Johann Strauss & the Vienna City Park
Whether you're a fan of classical music or not, you can't really avoid it if you're in Vienna.
Schubert, Hayden, Beethoven, Mozart, they were all here, the city is a veritable who's who of composers and you can still sense their presence with all the different statues, museums, graves and the numerous concerts on offer.
Anyone who was anyone (or who aspired to be anyone) wanted to come here to live and work but only relatively few could say they were 100% Viennese. The Strauss family belonged to that elite.
Johann Strauss senior (1804-1849) may have been responsible along with his contemporaries for developing the waltz from the light-hearted melodies which had become increasingly popular at the turn of the century, but it was Johann Strauss junior (1825-1899) who ensured the musical form stood the test of time.
He was the one who penned the famous waltz classics - The Blue Danube for example - and made sure that this 'frivolous' musical style, as it was first regarded by 'serious' musicians, was given the respect it deserves.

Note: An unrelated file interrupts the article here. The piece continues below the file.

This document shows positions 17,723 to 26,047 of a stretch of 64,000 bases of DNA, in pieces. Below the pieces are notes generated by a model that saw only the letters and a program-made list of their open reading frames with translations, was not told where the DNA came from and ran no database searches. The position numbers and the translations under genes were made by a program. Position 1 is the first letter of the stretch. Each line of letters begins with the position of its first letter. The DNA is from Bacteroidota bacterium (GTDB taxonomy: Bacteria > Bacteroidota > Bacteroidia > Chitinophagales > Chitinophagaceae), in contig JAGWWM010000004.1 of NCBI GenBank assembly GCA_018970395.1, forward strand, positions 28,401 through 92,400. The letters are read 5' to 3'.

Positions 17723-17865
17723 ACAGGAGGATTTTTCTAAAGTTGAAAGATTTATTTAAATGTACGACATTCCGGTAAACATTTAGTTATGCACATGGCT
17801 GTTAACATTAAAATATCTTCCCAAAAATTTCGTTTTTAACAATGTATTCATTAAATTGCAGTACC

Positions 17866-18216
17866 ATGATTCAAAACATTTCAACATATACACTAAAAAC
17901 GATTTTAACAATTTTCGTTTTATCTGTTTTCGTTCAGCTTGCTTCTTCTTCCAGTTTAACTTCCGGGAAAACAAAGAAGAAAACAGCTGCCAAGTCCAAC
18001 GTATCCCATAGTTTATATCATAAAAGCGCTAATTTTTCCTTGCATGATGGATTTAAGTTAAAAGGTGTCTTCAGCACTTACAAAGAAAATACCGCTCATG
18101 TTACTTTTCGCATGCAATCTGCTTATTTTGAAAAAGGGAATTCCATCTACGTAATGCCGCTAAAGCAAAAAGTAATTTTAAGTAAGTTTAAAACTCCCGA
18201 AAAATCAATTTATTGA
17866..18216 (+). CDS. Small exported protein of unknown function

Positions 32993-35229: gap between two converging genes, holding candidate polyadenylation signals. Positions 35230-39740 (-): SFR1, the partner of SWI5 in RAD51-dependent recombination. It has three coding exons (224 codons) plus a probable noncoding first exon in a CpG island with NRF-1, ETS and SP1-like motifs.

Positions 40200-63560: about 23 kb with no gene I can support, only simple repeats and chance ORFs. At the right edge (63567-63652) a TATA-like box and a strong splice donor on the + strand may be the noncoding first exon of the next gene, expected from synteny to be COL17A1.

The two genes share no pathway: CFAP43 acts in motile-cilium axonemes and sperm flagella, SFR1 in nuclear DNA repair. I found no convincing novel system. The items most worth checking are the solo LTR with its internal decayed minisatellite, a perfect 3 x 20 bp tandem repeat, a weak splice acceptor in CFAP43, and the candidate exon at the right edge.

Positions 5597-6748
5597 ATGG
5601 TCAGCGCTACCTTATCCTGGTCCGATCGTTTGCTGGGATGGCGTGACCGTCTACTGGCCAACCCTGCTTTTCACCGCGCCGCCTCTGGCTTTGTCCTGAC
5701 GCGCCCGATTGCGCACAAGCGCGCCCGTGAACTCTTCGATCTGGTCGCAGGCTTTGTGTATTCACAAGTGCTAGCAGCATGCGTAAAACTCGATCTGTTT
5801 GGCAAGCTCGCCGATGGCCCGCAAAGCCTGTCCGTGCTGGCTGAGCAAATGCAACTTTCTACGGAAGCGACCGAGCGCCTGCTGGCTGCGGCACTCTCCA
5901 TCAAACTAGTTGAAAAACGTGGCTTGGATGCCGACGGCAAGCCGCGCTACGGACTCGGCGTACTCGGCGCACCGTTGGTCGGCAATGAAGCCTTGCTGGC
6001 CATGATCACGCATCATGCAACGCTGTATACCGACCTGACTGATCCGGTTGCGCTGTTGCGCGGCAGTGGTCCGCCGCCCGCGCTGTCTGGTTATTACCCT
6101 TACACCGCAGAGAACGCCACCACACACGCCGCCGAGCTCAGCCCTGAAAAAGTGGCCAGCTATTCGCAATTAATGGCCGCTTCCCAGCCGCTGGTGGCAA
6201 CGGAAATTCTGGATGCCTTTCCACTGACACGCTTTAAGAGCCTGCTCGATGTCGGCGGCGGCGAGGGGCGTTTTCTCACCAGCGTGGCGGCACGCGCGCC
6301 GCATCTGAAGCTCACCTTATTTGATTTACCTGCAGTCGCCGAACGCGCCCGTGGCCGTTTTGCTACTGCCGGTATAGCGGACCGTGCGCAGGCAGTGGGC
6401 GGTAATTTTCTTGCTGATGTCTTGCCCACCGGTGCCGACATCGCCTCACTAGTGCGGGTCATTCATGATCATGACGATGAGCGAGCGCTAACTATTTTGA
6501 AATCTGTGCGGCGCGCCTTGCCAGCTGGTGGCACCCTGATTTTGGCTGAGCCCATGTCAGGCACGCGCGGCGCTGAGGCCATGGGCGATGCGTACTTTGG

A trip to Vienna wouldn't be complete without a picture of the great man and you'll find an over-the-top gilded statue of him, complete with violin, in the Stadtpark (the Vienna City Park on the Ringstrasse) and if you want more then at the end of the park you'll find the Kursalon, one of the many venues where he performed and where you can still enjoy concerts today.
Or you might be in luck and find one of his operettas playing in one of the city theatres.
True fans can also visit the Strauss apartment which is now a small museum relatively close to the city centre but if want to see his grave you'll have to go a bit further afield to the Zentralfriedhof (central cemetery) although you do get to see his dad's as well.
And while you're there you could look out for Beethoven, Brahms and Schubert to make it worth the trip.
The Stadtpark in Vienna
The Stadtpark ('city park') was built as part of the Ringstrasse (the Ring boulevard) in place of the former fortifications in the late 1800s. It is a pleasant 65,000 m² of greenery to hide away from the hustle and bustle of the city centre.
The Kursalon building, as its name suggests, was originally built as a place to 'take the waters' but quickly became a popular venue for concerts and dances. Concerts featuring music from Mozart and Strauss are still held regularly in the elegant rooms with their chandeliers hanging above the polished wooden floors.
With the map of Vienna and the Stadtpark below, you can zoom in or out or move in all directions by using the controls to the left. And the buttons on the top right switch between a traditional map view, a satellite view and a mixture of the two.